The cultural shift can be shocking to someone who experiences it for the first time. For example, one local rancher sold his property and retired. He was always pleased to see people out fishing the streams on his property, so he was alarmed and saddened to see that the new owners posted the property, and even he was not allowed to go back and walk the land he had called home for decades.

Montana landowners traditionally welcomed hikers and fisherman on their land. No Trespassing signs were largely introduced by newcomers to the state.

Montana landowners traditionally welcomed hikers and fisherman on their land. No Trespassing signs were largely introduced by newcomers to the state.

The Journey

In 1804 through 1806, Lewis and Clark led the Corps of Discovery on an expedition up the Missouri River, over the Rocky Mountains, and down the Columbia, in search of a navigable route to the Pacific Ocean. They may not have found the Northwest Passage they had hoped for, but their journey of discovery led the nation westward and continues to inspire people today.

Similarly, individual journeys of discovery can be very powerful experiences that deeply shape a person’s life. For example, after the devastating loss of her mother and her marriage, Cheryl Strayed rebooted her life alone on the trail, as told in her best-selling book Wild: From Lost to Found on the Pacific Crest Trail. Her story was retold as a Hollywood movie played by Reese Witherspoon. Having the freedom to engage in a journey such as this is a basic need and fundamental human right, “the everyman’s right,” that should be easily accessible to all people, especially young adults who are searching for their path in life. Every person should have the opportunity to walk or paddle and camp to the horizon and beyond in their own journey of discovery.

A friend and I walked 500 miles across Montana in 1988, about half of which was across private lands.

A friend and I walked 500 miles across Montana in 1988, about half of which was across private lands.

I have undertaken several such journeys myself. In 1988, at the age of twenty, a friend and I walked five hundred miles across Montana, starting at my grandmother’s house in Pony and ending at Fort Union on the North Dakota border. We crossed private property for nearly half the trip, and rarely encountered landowners, but had largely positive encounters with those we met.

Our route took us to one of Ted Turner’s ranches, where we encountered a gate plastered with about twenty No Trespassing and Keep Out signs. Unfortunately, there was literally no other route available to us, so over the gate we went. The property manager wasn’t particularly enthusiastic to see us, but he allowed us to camp and move on. The next big ranch was also posted, but they invited us to join them for a nice hamburger dinner. Most people we met were supportive of our adventure. A few were mildly disgruntled and suggested that we should be responsible and get a job, but waved us onward. Journeys such as this have been greatly empowering, giving me the confidence and determination to follow my dreams in life.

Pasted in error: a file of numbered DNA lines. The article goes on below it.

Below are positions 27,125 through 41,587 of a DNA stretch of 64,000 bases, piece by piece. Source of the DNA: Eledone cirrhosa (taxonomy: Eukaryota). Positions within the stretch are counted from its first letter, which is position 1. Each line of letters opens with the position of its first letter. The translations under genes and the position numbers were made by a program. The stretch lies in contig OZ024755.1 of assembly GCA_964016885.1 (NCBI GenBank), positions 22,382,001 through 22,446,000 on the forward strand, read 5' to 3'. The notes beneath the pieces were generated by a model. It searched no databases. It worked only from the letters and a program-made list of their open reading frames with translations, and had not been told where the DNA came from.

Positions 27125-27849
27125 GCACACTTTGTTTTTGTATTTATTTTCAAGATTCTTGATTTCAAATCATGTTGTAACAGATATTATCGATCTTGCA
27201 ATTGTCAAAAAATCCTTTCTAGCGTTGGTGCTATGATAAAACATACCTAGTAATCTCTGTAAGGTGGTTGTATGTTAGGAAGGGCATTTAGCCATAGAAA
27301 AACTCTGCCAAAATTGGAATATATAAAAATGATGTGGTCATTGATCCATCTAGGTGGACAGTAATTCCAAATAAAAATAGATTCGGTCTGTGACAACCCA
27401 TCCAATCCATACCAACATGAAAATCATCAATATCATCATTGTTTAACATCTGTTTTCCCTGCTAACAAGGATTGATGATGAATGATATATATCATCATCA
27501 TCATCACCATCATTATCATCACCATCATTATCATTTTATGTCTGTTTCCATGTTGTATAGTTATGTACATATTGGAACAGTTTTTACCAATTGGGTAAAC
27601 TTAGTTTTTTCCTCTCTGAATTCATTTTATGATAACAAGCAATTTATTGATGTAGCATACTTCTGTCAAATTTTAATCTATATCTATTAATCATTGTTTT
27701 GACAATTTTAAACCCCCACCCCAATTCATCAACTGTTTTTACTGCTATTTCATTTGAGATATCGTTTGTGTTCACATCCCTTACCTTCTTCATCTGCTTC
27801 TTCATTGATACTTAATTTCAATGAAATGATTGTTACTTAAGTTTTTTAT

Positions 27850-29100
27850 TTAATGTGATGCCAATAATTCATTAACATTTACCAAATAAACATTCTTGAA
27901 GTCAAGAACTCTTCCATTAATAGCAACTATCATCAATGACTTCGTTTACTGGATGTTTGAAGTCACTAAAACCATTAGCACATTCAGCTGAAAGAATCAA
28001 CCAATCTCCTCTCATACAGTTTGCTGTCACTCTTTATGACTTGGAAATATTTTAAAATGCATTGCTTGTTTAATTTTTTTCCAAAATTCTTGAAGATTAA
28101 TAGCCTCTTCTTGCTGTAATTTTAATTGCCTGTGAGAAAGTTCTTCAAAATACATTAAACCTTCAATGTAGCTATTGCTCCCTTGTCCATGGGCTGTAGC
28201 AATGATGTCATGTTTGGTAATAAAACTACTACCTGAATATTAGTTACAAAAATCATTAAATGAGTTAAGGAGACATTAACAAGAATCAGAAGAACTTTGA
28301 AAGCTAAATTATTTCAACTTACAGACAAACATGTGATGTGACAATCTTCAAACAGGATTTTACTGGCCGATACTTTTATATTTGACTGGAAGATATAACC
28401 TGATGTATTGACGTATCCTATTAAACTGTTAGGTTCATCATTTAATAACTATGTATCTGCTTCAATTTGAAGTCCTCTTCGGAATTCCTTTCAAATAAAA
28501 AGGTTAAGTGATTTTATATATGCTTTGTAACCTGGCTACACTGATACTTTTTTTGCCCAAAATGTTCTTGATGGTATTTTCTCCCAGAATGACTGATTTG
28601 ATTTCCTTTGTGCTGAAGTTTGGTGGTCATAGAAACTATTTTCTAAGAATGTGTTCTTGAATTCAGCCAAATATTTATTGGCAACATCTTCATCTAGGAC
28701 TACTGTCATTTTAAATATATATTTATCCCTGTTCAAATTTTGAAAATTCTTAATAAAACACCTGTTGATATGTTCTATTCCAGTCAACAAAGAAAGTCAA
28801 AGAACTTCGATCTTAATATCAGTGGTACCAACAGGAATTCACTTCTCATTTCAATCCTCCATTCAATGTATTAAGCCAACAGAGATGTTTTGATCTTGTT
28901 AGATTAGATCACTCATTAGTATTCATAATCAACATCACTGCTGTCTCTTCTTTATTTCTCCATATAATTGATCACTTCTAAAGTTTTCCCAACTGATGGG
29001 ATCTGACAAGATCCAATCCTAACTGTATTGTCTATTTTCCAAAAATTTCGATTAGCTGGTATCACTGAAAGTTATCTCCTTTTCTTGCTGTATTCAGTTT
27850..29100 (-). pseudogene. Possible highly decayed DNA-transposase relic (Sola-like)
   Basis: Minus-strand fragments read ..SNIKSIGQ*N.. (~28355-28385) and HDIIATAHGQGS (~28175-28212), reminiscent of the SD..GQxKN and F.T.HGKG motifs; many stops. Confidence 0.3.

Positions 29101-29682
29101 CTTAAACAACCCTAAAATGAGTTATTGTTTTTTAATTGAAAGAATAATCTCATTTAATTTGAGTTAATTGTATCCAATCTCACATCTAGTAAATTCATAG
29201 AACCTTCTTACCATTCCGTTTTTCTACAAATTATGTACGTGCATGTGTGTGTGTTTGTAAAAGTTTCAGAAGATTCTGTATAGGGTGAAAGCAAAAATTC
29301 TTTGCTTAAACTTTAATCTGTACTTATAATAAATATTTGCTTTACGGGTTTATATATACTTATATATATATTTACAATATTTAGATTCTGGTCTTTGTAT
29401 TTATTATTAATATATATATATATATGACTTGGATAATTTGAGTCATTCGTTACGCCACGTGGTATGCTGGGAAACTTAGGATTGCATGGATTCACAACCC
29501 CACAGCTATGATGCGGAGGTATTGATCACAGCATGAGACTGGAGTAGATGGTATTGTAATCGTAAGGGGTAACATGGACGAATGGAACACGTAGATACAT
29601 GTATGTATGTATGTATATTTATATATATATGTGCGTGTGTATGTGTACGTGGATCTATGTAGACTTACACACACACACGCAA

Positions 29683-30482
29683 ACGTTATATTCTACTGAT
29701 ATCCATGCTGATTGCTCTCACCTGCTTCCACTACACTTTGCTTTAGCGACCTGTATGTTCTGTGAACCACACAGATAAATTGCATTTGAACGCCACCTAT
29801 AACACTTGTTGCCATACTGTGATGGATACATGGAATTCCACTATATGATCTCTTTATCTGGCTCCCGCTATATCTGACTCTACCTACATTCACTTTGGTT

The consequences of posting property runs much deeper than may be readily apparent. Locking people out can cultivate resentment and encourage rebellion and abuse. On the other hand, giving people expanded freedom to roam can foster a greater sense of stewardship and gratitude, which ultimately reduces vandalism and litter.

Having the freedom to roam across the countryside can help foster a greater sense of gratitude and stewardship.

Having the freedom to roam across the countryside can help foster a greater sense of gratitude and stewardship.

In our Green University, LLC internship program (www.GreenUniversity.com), we sometimes have students who act as if the property boundary is a cage, even when there are ample public lands nearby. They come from a culture where they feel confined to boxes, and it doesn’t occur to them that they are free to wander. They frequently feel trapped by society, that they are not free to live their own dreams. They are often so conditioned to being in a box that it never occurs to them to walk past the property boundary to walk the 100,000 acres of public lands in the Tobacco Root Mountains, just outside my door. I’ve met young people who are angry at society, angry at the machine of civilization, angry at the way the system enslaves and dehumanizes people. They are so accustomed to the experience of being trapped that they don’t recognize freedom even when the door is open and they can go anywhere they want. Other people may not feel the same depth of malcontent or they may not verbalize it the same, but the sense of confinement underpins some of the biggest issues we face as a society, from alcoholism to drug abuse, obesity, and a simmering cauldron of civil unrest that threatens to undermine our country.